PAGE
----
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10 Days Will Decide Fate of Yemen Prisoner Exchange

10 Days Will Decide Fate of Yemen Prisoner Exchange

Wednesday, 23 January, 2019 - 08:30
Delegates from the legitimate government and Houthis meet to discuss prisoner swap deal in Amman, Jordan January 17, 2019. (Reuters)
Aden, Jeddah – Ali Rabih and Saeed al-Abyad
The upcoming ten days are expected to be decisive in the prisoner exchange expected between the legitimate Yemeni government and Iran-backed Houthi militias.

Head of the government delegation, Hadi Haig told Asharq Al-Awsat that comments were exchanged on Tuesday on prisoner lists that have so far been presented. The Houthis had delayed in submitting their observations to the office of UN envoy Martin Griffiths.

A response to the comments should be submitted within seven to ten days at most, added Haig.

An agreement has been reached for the warring parties to make remarks on the lists according to a sample that was agreed to with the International Committee of the Red Cross (ICRC).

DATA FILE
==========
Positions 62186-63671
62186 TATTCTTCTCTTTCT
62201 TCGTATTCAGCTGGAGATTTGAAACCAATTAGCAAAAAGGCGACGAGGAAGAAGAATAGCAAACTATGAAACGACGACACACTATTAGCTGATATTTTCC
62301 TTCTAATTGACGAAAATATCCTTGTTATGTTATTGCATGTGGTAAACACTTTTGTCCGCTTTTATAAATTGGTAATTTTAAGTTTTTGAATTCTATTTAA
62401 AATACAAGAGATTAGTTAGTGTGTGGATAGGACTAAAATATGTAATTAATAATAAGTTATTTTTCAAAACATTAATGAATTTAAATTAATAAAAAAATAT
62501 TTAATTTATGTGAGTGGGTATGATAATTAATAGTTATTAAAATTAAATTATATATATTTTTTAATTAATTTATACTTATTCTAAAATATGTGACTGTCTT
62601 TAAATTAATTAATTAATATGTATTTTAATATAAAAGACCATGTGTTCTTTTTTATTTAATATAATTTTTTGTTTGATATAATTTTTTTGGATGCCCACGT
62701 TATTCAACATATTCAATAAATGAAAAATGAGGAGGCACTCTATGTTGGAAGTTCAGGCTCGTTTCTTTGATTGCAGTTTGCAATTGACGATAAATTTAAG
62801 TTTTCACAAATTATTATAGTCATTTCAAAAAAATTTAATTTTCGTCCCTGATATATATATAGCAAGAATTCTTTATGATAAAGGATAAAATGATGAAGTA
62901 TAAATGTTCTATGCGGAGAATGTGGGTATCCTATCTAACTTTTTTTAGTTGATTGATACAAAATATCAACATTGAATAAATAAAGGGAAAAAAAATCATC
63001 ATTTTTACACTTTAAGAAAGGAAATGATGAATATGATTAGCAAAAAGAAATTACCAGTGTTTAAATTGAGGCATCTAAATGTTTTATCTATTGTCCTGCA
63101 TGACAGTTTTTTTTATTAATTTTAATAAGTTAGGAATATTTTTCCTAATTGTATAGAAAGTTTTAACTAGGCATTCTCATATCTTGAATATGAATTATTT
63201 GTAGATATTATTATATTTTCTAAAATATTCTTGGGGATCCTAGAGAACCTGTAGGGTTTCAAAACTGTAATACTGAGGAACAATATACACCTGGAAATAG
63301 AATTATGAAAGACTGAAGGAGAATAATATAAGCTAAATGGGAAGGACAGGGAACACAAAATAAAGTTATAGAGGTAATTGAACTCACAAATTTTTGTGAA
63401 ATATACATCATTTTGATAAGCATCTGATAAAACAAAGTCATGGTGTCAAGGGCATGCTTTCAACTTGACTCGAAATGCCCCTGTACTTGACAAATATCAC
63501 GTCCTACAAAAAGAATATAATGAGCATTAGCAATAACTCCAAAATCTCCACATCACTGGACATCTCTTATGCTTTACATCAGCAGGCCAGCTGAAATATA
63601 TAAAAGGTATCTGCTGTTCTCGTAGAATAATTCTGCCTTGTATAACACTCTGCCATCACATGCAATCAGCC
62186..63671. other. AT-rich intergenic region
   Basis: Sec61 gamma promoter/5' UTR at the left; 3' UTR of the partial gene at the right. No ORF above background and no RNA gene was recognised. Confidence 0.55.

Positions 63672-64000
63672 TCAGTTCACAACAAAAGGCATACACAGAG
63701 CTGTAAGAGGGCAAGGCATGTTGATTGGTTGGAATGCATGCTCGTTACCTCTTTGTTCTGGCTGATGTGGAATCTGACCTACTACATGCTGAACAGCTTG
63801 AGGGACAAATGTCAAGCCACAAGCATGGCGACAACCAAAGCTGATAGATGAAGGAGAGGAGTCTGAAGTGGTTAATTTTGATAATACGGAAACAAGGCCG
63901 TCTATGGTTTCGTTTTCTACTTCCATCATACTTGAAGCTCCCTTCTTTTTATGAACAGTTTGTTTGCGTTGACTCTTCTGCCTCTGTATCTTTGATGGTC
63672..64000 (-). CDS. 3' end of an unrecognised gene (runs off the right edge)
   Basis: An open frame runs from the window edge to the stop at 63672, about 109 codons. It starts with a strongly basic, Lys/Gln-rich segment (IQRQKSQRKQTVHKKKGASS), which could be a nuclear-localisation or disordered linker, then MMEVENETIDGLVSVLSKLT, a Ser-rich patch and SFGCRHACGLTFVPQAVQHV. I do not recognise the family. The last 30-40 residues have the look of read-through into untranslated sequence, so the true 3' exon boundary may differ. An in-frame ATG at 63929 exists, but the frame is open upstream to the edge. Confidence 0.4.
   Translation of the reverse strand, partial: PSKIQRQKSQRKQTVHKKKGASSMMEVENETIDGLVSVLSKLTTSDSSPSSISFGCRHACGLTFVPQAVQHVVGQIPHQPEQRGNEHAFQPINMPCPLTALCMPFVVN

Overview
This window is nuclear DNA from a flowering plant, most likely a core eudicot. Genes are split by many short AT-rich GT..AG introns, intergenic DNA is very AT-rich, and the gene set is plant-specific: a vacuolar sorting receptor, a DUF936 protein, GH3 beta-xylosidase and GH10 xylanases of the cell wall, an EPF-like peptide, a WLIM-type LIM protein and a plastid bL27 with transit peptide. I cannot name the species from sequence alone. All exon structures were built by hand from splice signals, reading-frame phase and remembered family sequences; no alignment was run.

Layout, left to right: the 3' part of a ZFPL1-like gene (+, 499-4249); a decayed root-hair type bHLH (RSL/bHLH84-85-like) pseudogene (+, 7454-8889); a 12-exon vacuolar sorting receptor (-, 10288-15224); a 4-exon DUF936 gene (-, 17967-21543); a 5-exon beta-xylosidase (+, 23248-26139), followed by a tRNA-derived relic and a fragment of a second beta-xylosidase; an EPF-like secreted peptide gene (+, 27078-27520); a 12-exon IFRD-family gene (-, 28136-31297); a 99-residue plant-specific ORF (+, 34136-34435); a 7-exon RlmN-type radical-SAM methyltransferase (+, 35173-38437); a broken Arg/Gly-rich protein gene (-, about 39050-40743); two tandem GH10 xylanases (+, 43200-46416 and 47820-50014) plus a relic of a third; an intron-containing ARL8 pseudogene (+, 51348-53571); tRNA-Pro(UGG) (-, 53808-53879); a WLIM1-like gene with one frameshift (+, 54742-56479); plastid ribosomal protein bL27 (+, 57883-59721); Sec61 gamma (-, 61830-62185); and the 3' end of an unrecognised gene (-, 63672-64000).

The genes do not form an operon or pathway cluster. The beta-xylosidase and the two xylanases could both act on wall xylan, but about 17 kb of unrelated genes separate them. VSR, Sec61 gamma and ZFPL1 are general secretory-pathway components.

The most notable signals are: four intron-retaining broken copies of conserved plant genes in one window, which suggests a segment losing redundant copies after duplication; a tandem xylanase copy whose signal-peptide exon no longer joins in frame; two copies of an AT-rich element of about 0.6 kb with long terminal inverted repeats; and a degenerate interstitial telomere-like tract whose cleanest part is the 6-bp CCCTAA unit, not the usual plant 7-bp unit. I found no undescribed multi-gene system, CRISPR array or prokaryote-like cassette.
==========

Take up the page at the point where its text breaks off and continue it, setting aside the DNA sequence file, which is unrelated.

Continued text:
The government had objected to Houthi comments on the prisoner file, saying they violated an agreement reached in Amman last week. The militias had failed to adhere to a “unified mechanism” that was demanded by the ICRC.

The Houthis had in turn accused the government of failing to respect its commitments to the swap deal, Haig added.

“Such maneuvering confirms to us that the militias are still” adopting stalling tactics and they are reluctant to implement the exchange, he said.

The Houthis have for weeks been stalling in committing to the Sweden ceasefire deal on Hodeidah that was reached in December. The prisoner exchange was included in the deal.

Government officials revealed that they had received orders from President Abdrabbuh Mansur Hadi to present all possible concessions in order to ensure the success of the prisoner swap seeing as it is a strictly humanitarian file.

The government has presented a list of 9,000 detainees and abductees held in Houthi jails. The militias have in turn submitted a list of 7,500 people its claims are being held by the government.

The Houthis have also refused to submit clarifications on the hundreds of names presented by the government, including prominent leader in the Islah party Mohammed Qahtan. Observers interpreted this move as an attempt to obstruct the exchange and exploit the prisoners to achieve political purposes.

Should the conditions for the swap be met, then the ICRC will oversee its execution through transferring prisoners between the Sanaa and Seiyun airports.

The government says that the majority of detainees in Houthi jails are activists and civilians, who were kidnapped off the streets. The majority of prisoners held by the government are Houthi fighters who have been detained on the battlefield.

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